Former premier Danny Williams says he wasn’t pulling any strings behind the scenes in the PC party leadership, no matter what John Crosbie might think.
In fact, Williams said he even encouraged Crosbie’s son, Ches Crosbie, to run for the top job.
“First of all, I can’t understand why John Crosbie is coming at me, to be quite honest with you,” Williams said. “He’s come to me on the sealers fund and other funds, and I’ve contributed — personally and otherwise — to these funds. So I don’t understand the reason for what he’s doing here.”
On Saturday at a celebration of the life and work of Newfoundland political satirist Ray Guy, Crosbie read from a 1969 column and compared the politics of the Joey Smallwood era to the current state of play.
Crosbie said he was dismayed by the fact that not a single member of the PC caucus or cabinet ran for the leadership, and that premier-designate Frank Coleman will take office without ever winning any sort of democratic process.
Crosbie said he believes that Danny Williams was pulling the strings behind the scenes to make it happen.
But Williams said he was taken aback when he read the comments in the newspaper, because he always felt that he had a pretty good relationship with Crosbie.
“When John was in Government House, John came to me looking for a half-million dollars for an elevator because he didn’t want to walk up over the stairs to the second floor, and after time we put it in,” Williams said. “Out of respect, I put that in place.”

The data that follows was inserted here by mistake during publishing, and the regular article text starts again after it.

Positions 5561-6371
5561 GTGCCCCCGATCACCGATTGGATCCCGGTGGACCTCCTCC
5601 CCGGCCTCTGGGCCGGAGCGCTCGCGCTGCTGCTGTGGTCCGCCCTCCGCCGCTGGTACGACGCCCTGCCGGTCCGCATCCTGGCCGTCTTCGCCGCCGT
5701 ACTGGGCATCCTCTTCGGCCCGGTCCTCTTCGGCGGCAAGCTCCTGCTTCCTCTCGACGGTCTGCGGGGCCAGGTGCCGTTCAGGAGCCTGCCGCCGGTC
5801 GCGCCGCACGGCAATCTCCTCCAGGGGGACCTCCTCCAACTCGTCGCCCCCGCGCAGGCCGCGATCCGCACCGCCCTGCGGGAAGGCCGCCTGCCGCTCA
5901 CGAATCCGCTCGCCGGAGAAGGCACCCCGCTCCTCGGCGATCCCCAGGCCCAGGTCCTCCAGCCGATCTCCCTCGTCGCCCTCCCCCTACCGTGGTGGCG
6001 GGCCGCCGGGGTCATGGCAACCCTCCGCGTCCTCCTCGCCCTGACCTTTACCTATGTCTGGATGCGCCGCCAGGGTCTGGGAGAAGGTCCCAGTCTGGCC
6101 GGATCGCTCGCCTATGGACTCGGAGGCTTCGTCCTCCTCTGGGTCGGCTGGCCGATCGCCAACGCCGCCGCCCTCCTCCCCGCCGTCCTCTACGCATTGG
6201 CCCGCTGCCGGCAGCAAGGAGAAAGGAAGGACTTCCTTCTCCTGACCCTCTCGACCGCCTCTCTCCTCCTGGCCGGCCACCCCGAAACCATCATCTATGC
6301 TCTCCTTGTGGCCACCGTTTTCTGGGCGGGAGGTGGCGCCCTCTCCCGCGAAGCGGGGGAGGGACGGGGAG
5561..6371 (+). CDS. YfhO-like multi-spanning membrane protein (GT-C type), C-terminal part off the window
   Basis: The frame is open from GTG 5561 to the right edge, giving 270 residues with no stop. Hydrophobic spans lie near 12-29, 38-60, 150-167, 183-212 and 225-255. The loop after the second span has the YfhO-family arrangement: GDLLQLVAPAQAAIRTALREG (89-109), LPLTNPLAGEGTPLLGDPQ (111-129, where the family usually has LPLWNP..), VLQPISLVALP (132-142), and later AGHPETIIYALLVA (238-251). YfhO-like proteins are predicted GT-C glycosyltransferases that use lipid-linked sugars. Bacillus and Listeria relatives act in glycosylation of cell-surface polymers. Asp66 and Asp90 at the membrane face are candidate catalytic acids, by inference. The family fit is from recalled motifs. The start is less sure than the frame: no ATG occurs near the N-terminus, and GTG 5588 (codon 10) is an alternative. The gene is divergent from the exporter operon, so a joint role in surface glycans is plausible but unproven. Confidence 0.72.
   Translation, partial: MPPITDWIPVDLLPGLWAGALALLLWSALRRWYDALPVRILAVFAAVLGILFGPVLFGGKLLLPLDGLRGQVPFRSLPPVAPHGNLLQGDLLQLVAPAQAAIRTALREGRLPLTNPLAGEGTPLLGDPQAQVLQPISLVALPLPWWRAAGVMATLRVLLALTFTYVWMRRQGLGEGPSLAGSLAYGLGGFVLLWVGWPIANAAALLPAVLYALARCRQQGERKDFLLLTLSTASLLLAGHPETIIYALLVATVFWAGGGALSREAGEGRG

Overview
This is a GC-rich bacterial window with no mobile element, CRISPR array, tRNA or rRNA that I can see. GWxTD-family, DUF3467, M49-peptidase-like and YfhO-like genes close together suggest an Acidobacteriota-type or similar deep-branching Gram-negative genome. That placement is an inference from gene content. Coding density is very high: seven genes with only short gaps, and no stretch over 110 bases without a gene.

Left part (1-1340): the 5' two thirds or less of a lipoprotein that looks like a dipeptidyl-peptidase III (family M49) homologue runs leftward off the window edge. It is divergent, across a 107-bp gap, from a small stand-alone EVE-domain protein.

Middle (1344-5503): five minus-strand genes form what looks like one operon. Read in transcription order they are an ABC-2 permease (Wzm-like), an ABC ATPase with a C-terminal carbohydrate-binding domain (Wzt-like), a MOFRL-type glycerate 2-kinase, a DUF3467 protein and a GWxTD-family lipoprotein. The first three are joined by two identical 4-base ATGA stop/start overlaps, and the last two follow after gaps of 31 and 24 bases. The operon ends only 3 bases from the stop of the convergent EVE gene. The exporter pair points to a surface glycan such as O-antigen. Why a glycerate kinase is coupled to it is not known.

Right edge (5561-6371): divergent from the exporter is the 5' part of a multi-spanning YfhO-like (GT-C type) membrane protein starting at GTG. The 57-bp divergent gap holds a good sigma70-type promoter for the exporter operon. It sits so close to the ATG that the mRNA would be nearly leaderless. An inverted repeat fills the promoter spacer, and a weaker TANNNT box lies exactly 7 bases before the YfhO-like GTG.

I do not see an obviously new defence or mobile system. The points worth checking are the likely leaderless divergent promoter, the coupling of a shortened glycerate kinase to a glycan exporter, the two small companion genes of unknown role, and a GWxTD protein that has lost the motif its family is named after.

But when she heard the comment about the elevator, Crosbie’s granddaughter, Megan Alexander, took to Twitter to stick up for him.
She posted a picture of herself in a cast and crutches standing next to Crosbie, and she wrote, “(Government House), a gov building, was rightly made handicap accessible after I couldn’t safely get up the stairs.”
She said the elevator wasn’t for him — or for her, specifically — but the stairs are very narrow and her situation made it clear that the building wasn’t accessible to people with disabilities.
More broadly, Crosbie’s point about the PC Party was that without a competitive leadership race, it’s nearly impossible for the party to renew itself.
But Williams batted back on that point too.
“When I ran for the leadership, nobody else ran against me. Not because I went out and strong-armed them not to, they just decided that it was going to be uncontested,” he said. “I did the same thing and that worked out OK, I think.”
Williams acknowledged that he publicly criticized Tory leadership challenger Bill Barry — who withdrew from the race in April, saying “the fix was in” — but apart from Barry, Williams said he encouraged all of the cabinet ministers, MHAs and outsiders who talked to him about running for the job.
That includes Ches Crosbie, who Williams said came up to his office and talked about a possible run.
The Telegram was not able to reach Ches Crosbie for comment.
Williams said once he gets past a bit of a rocky start, he thinks Coleman will do well.
“It’s important that we have good people stepping up for politics, but when you’ve got to leave yourself open to this kind of abuse from a former politician who doesn’t have the facts correct, it’s really sad,” he said. “I’ve got to tell you, Mr. Coleman is an outstanding individual. He’s got great credentials in business. He’s a wonderful family man, he’s a good speaker, and he’s just a very, very good person.”